33-127 (2002) (59:34)
for electric guitar and CD
Seth Josel, electric guitar
From orchestral works to installations, Peter Ablinger’s oeuvre explores the differences between reality and our perception of reality. In 33-127 for electric guitar and CD, Ablinger confronts the rational, human division of sound into musical scales with the complex acoustical reality of any given moment – its “noise.” In each of the 95 pieces that make up 33-127, these two realities come face to face again and again: scale, noise, scale; scale, noise, scale…
In each piece, a scale descends, with gentle and unpredictable irregularities of both rhythm and pitch, from the top of the electric guitar’s range to the bottom. The sound of the instrument is clean, clear, and precise. At some point in each of these tranquil, neutral scales – all but one of them, anyway – a cacophony of recorded street noise bursts in, which the guitar, now louder and rougher in tone, doubles, playing an orchestrated spectral analysis of this recorded noise. Just a moment of this though, or a few seconds; then the scale resumes as if nothing has happened.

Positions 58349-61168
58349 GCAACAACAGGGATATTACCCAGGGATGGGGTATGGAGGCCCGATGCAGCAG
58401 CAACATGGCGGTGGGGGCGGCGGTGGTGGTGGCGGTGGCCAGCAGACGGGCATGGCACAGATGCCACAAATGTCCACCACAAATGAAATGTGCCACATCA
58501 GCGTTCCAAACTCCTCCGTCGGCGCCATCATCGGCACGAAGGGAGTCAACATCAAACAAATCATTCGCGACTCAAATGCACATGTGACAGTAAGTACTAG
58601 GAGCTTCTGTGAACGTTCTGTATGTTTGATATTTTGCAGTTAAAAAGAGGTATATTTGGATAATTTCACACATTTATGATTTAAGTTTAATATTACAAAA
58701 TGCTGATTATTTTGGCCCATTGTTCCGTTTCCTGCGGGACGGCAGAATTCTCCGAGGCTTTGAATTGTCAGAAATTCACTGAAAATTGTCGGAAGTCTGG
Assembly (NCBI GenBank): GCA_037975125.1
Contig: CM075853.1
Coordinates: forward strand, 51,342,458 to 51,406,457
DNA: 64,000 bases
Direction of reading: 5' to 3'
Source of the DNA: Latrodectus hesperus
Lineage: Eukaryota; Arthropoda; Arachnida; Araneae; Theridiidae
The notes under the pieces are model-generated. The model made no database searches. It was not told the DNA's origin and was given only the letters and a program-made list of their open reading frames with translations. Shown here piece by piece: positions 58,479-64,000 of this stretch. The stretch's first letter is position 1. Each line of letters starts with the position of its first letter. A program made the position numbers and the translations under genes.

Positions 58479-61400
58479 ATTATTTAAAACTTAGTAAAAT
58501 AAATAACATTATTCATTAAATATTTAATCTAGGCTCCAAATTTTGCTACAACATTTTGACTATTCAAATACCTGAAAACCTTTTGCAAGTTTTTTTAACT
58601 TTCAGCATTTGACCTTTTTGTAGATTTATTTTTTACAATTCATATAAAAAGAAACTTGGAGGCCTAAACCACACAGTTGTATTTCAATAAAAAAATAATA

This common use of scales in Ablinger’s music is perhaps influenced by his background in graphic design, including his studies with Roman Haubenstock-Ramati, who composed many graphically notated scores. The basicness of a scale, like a stroke from a pencil, functions as a degree zero of human making.
Noise, or rather, “Rauschen” (the German term) has been a prominent part of Ablinger’s music for more than 20 years. For Ablinger it is never simply a matter of mastering or claiming noises for musical purposes, but rather of acknowledging and confronting the place of all sounds in the general “noise” of reality.
In 33-127, the guitar is neither the soloist nor the protagonist. It and the “Rauschen” are equals in seemingly endless near-repetition, building up to a sublime incomprehensibility.
Peter Ablinger (born 1959 in Austria), began studying graphic arts and was inspired by free jazz, but completed his studies in composition with Gösta Neuwirth and Roman Haubenstock-Ramati in Graz and Vienna. Since 1982 he has lived in Berlin. Ablinger is one of the few artists today using noise without any kind of symbolism – not as a signifier for chaos, energy, entropy, disorder, or uproar; not to oppose something or be destructive; but rather for the sake of noise itself – to question the nature of sound, time, and space.